Tiberio Pecorino Colline Pescaresi 2005-2018


The twists and turns that characterize the human condition have an uncanny way of making great things happen from unexpected circumstances. So call it luck or destiny, but one of Italy’s best-buy wines was born from a casual stroll in the vineyards, now 20 years ago. That vineyard walk led Abruzzo’s Tiberio winery, now run by second-generation Tiberio siblings Antonio (the viticulturist) and Cristiana (the winemaker), to begin production of a multi-award-winning Pecorino wine. In fact, founder Riccardo Tiberio (Antonio and Cristiana’s father) had bought the property in 1999 because of the extremely old vines surrounding the house that he recognized as authentic Trebbiano Abruzzese. Despite its name Trebbiano Abruzzese (a very high-quality native variety) is not common in Abruzzo anymore, so being able to buy old vines of it is a major coup. After all, it’s the authentic Trebbiano Abruzzese that is one of the secrets behind Valentini’s standout Trebbiano d’Abruzzo (Trebbiano Abruzzese is the variety; Trebbiano d’Abruzzo is the wine), easily one of Italy’s best white wines. Being no fool, Tiberio pounced on the opportunity to buy; but in so doing, he ended up getting an extra, one that he admits he hadn’t planned for, or even seen coming.

Tiberio's beautiful and intensely green Pecorino vineyard

It was Antonio and Cristiana Tiberio who, while strolling beneath the canopies one summer day back in 1999, realized that a bunch of vines and grapes looked completely different from the rest. The two admit they really didn’t know what grape or grapes stood before them; they just thought it was some really funny-looking Trebbiano-variety (beginning with the near-circular leaf, which is nothing like the leaves of most Trebbiano varieties). Only after sending samples to a local nursery did they learn that they also owned vines of Pecorino, something nobody had mentioned at the time of the estate sale. The Tiberio siblings aren’t sure who first decided to plant Pecorino among the Trebbiano Abruzzese vines on the estate, but it was most likely Silvio Tinozzi, who owned the property back in the first part of the 20th century (he was a descendant of the Tinozzi family that owned much of the land around Cugnoli, the town where the Tiberio estate is located).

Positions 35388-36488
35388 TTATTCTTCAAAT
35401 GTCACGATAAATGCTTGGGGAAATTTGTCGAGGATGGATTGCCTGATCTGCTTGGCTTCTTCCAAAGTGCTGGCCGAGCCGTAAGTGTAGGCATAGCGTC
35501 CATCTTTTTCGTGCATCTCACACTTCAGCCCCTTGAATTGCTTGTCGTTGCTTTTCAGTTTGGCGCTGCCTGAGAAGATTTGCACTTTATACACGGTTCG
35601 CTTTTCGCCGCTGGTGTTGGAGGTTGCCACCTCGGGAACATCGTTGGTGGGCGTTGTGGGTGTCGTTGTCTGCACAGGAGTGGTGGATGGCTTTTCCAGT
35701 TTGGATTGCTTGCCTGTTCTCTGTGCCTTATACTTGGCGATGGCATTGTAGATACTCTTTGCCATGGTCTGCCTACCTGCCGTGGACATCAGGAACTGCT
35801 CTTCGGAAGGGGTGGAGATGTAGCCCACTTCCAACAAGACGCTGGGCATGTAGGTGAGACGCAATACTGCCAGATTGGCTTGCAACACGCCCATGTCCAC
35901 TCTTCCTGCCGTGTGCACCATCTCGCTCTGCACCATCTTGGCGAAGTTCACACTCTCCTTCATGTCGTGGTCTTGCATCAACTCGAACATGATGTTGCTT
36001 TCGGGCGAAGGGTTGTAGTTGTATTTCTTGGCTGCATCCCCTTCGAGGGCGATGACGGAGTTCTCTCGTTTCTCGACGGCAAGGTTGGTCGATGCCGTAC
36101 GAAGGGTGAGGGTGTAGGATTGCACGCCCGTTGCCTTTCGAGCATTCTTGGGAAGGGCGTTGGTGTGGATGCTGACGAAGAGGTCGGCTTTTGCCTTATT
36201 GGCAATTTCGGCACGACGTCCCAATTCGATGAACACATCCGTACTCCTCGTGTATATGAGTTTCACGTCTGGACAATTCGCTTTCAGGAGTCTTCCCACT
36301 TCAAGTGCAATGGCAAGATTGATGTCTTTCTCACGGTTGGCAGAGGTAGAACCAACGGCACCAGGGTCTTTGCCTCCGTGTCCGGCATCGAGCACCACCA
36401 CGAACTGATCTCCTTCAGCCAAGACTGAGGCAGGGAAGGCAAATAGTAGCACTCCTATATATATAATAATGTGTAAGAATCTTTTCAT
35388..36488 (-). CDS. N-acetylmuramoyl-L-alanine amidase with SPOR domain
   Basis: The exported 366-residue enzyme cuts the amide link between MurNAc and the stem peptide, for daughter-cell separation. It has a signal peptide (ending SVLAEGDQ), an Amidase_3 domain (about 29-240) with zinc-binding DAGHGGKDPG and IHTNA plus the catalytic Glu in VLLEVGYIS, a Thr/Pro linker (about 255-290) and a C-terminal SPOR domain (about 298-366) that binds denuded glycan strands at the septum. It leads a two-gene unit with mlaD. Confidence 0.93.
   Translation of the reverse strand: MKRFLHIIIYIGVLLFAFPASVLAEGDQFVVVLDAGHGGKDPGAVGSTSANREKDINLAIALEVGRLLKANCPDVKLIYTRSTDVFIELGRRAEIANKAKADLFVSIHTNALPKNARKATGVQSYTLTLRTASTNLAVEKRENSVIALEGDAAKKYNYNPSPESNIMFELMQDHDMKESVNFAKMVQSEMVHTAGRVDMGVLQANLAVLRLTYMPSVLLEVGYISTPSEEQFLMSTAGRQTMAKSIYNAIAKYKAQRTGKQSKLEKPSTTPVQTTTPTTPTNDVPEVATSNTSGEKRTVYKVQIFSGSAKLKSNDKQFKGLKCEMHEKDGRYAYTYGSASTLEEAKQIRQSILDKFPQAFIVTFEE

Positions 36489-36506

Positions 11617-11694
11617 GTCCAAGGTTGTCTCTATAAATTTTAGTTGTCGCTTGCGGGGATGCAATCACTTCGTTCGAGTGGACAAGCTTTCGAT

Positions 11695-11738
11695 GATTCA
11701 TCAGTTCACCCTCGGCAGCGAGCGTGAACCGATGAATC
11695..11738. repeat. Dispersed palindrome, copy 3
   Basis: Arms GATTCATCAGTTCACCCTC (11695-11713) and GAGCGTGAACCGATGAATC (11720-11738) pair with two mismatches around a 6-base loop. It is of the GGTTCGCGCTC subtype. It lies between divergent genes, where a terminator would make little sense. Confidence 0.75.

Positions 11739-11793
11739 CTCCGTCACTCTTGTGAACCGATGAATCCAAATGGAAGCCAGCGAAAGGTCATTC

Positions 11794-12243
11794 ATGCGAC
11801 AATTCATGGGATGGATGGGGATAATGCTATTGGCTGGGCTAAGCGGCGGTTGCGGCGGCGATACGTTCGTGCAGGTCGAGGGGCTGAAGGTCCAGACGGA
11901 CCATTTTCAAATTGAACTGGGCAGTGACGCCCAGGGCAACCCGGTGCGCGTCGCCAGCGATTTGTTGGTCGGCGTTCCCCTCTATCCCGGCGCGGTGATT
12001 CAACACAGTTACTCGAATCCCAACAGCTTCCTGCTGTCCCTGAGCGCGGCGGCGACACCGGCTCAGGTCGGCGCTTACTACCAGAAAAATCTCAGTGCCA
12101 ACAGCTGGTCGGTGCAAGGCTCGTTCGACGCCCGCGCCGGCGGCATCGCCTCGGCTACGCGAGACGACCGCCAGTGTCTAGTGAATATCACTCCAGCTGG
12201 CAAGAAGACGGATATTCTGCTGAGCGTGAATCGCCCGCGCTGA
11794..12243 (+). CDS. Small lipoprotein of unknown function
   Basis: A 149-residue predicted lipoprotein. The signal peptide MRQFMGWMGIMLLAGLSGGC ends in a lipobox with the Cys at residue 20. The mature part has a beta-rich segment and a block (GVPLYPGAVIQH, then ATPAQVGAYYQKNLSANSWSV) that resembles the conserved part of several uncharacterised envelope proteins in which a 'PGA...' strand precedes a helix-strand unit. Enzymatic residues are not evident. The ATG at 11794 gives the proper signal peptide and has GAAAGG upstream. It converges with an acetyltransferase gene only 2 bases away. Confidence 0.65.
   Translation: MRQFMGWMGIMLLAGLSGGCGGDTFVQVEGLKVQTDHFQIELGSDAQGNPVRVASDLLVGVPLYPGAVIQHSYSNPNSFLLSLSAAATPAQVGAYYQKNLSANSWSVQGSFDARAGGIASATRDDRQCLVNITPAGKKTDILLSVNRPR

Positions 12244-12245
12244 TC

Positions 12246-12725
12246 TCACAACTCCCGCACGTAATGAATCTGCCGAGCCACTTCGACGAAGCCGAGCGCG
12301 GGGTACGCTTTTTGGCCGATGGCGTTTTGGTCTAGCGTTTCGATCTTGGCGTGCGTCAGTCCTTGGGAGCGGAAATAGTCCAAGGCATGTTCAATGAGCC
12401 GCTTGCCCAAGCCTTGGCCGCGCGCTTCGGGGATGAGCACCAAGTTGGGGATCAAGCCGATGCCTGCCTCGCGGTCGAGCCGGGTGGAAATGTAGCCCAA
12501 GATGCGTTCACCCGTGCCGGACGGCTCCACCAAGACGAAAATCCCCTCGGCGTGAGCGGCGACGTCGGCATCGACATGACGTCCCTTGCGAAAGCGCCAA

In Italy, it was once common for farmers to hedge their bets by co-planting different varieties in the same vineyard plot. As different cultivars ripen at different times and are more or less susceptible to different diseases, locals always believed, not unreasonably, that planting more than one grape variety in the same vineyard was a good idea. No matter, Antonio and Cristiana Tiberio were hardly displeased with their discovery, for even then they were aware of the excellent wines made with the Pecorino variety by the two men who had rediscovered it only a few years before, Guido Cocci Grifoni in the Marche (the first person ever to bottle a monovariety Pecorino wine) and Luigi Cataldi Madonna in Abruzzo (the first person ever to bottle a monovariety Pecorino wine that sported the cultivar’s name on the label). As luck would have it, the Tiberio siblings were very good friends with Cataldi Madonna, whose first Pecorino wine dates back to the 1996 vintage and who undoubtedly did more for Pecorino’s surge to fame in Abruzzo than anyone else. Cristiana Tiberio credits Cataldi Madonna for having been her mentor in those early years (and to Cataldi Madonna’s credit, other Abruzzo wine producers have told me exactly the same thing over the years). “Very little was known about Pecorino back then, either the grape or the wines. Written information was practically nonexistent, and so the only way I could learn was by hanging out at Cataldi Madonna’s estate, observing and listening to him.” Over time, Tiberio developed her own winemaking style with the Pecorino variety. Today, her wine, Cataldi Madonna’s old-vines Frontone bottling and Cocci Grifoni’s Colle Vecchio bottling are, by a huge margin, the three best Pecorino wines made in Italy.

Pecorino hiding in the cool shady canopy provided by its many round leaves

Pecorino - The Grape